The scary thing is, the Powers That Be at Marvel are probably right.
Marvel Studios films have been– almost without fail– better than the Marvel Superhero Movies made by other studios. And the reason is simple: Most mainstream movie suits have no relation or connection to this material… And very few grew up loving the comics like fans do. That’s why these people change character origins without blinking an eye… Or throw popular costume designs into the shredder… Or actually think making a Spider-Man movie without the key phrase “With great power comes great responsibility” somehow makes a better Spider-Man film. (You’ll note these are also the same idiots who have INSISTED the worn out, goofy phrase “I’ll be back!” be spoken in every Arnold Schwarzenegger movie since the original Terminator film.)
Are comic book fans and comic book film fans being brainwashed by all this? Of course we are! Like any for-profit company, Marvel has been expertly brainwashing comic book readers from the beginning. Why else has the blurb “The World’s Greatest Comic Magazine!” been emblazoned on the almost every cover of the Fantastic Four since Issue #4 came out in 1962? Who determined that? A committee from the Comics Code Authority? A poll of nascent comic fans? No! Back in the 60s, most kids who reverently read comics rarely knew any other comics fans. There were no clubs to speak of… No true comic book conventions… But yet, the Fantastic Four is– and apparently always will be– “The World’s Greatest Comic Magazine!” (I’m assuming somewhere around 2018 the Fantastic Four will become “The World’s Greatest Comic Download!”)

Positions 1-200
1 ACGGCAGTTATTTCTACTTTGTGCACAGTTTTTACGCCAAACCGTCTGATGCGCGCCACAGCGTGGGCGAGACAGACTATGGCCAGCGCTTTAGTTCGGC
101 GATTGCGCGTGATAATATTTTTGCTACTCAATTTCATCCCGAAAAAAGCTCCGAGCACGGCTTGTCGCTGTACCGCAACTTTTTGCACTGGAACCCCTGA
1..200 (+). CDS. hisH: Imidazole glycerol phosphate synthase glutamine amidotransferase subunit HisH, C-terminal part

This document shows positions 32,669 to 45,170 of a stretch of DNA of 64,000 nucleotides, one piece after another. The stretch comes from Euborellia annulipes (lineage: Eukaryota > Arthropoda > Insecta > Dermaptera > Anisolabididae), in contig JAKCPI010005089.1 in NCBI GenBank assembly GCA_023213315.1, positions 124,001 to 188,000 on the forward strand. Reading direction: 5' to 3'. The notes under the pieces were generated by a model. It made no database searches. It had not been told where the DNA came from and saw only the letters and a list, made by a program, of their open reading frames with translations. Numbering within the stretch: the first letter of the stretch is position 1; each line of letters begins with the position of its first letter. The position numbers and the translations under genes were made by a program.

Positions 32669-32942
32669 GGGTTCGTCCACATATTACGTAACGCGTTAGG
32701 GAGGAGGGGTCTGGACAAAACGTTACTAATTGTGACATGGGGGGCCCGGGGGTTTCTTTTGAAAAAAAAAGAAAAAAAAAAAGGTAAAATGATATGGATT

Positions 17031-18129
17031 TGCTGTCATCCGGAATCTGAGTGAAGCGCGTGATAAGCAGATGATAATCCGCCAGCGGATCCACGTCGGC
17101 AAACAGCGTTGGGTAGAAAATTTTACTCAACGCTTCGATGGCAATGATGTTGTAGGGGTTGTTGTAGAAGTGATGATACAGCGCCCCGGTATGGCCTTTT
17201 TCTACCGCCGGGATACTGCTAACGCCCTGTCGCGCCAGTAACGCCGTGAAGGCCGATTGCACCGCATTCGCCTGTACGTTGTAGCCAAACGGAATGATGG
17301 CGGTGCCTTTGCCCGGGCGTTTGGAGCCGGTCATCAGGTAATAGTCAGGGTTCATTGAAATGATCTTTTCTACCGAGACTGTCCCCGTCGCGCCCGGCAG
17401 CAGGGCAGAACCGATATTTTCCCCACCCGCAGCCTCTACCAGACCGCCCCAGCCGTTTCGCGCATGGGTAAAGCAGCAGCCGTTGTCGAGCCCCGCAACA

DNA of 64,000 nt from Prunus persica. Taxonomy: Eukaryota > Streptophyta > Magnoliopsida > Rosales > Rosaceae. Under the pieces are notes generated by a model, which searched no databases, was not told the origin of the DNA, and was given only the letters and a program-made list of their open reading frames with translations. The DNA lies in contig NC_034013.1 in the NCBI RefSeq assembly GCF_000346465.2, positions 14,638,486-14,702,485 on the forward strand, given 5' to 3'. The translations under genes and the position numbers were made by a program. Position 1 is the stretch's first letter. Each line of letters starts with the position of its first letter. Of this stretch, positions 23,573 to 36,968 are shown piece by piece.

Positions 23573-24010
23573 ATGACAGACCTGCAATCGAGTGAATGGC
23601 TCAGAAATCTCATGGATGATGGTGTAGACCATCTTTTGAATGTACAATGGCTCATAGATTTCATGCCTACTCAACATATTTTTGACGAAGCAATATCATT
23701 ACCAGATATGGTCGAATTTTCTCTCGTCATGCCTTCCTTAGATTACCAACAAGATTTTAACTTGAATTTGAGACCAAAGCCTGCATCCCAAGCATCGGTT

I don’t know about you, but when I was kid– I actually believed that line. Stan Lee wisely went to great lengths to make certain the Marvel Bullpen was seen as a group of comic book loving crazies who did nothing all day but create genius and have tons of fun doing it. Those Marvel Bullpen Bulletins pages (a new one often appeared in every week’s new batch of Marvel comics) were one of the main reasons I couldn’t wait to grow up and become a comic book writer. I wanted to be paid to have fun.
The idea that any studio other than Marvel doesn’t understand how to translate superheroes to screen is out there– and it’s a continuous din that gets raised by someone at Marvel every chance they get… Or at least whenever non-Marvel Studios Marvel hero films are released. Marvel Comics higher-ups usually make certain to note when a movie is not made by Marvel… Always expressing Marvel’s desire and hope to one day have all their characters back. It’s a thin and precarious slope to walk– since Marvel doesn’t want to 100% piss off their early film partners that are now their main competitors… But Marvel wants their characters back. The result of all this? The key phrases being pushed in the media seem engineered for one ultimate outcome: To give the general perception that Marvel Studio film product is superior to Marvel films produced by outside entities.
To their credit, no one at Marvel is outwardly dissing the Marvel character films produced by others. But will licensing rights continue to be an issue? You bet your sweet ass they will! Marvel Entertainment won’t rest until all their characters are back in-house– available for exclusive Marvel Studios exploitation. You might think this is all little disingenuous– for had these other studios not stepped up and taken risks (and the first X-Men film was a huge risk), Marvel would have never gotten the financial backing to open their own studio and produce their own Iron Man film.
But hey, Marvel Entertainment is owned by one of the biggest dogs in Hollywood now. And in a town that lives and dies on the phrase, “What have done for me lately?” you can hardly blame Disney for wanting all their “toys” back.
And they will get them. Just sit back and watch.